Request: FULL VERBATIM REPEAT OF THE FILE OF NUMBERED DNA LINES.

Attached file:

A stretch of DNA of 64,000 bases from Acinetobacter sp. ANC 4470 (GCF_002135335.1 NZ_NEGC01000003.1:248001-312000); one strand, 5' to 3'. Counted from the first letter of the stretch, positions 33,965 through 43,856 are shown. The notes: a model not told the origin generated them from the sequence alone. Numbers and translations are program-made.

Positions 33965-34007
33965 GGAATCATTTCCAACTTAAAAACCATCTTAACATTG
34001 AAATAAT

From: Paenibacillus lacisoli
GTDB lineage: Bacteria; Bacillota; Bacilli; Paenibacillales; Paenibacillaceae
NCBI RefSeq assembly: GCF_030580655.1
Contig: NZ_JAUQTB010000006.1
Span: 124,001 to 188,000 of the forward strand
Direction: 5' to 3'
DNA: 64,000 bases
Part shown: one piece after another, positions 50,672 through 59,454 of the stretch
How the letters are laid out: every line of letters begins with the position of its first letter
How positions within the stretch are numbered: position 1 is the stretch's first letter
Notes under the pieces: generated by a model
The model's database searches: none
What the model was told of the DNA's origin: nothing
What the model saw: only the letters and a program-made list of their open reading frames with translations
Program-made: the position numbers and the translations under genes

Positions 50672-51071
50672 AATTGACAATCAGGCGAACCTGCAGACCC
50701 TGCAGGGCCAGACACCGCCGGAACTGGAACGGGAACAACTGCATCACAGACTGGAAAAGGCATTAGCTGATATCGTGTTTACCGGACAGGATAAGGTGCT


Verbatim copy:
A stretch of DNA of 64,000 bases from Acinetobacter sp. ANC 4470 (GCF_002135335.1 NZ_NEGC01000003.1:248001-312000); one strand, 5' to 3'. Counted from the first letter of the stretch, positions 33,965 through 43,856 are shown. The notes: a model not told the origin generated them from the sequence alone. Numbers and translations are program-made.

Positions 33965-34007
33965 GGAATCATTTCCAACTTAAAAACCATCTTAACATTG
34001 AAATAAT

From: Paenibacillus lacisoli
GTDB lineage: Bacteria; Bacillota; Bacilli; Paenibacillales; Paenibacillaceae
NCBI RefSeq assembly: GCF_030580655.1
Contig: NZ_JAUQTB010000006.1
Span: 124,001 to 188,000 of the forward strand
Direction: 5' to 3'
DNA: 64,000 bases
Part shown: one piece after another, positions 50,672 through 59,454 of the stretch
How the letters are laid out: every line of letters begins with the position of its first letter
How positions within the stretch are numbered: position 1 is the stretch's first letter
Notes under the pieces: generated by a model
The model's database searches: none
What the model was told of the DNA's origin: nothing
What the model saw: only the letters and a program-made list of their open reading frames with translations
Program-made: the position numbers and the translations under genes

Positions 50672-51071
50672 AATTGACAATCAGGCGAACCTGCAGACCC
50701 TGCAGGGCCAGACACCGCCGGAACTGGAACGGGAACAACTGCATCACAGACTGGAAAAGGCATTAGCTGATATCGTGTTTACCGGACAGGATAAGGTGCT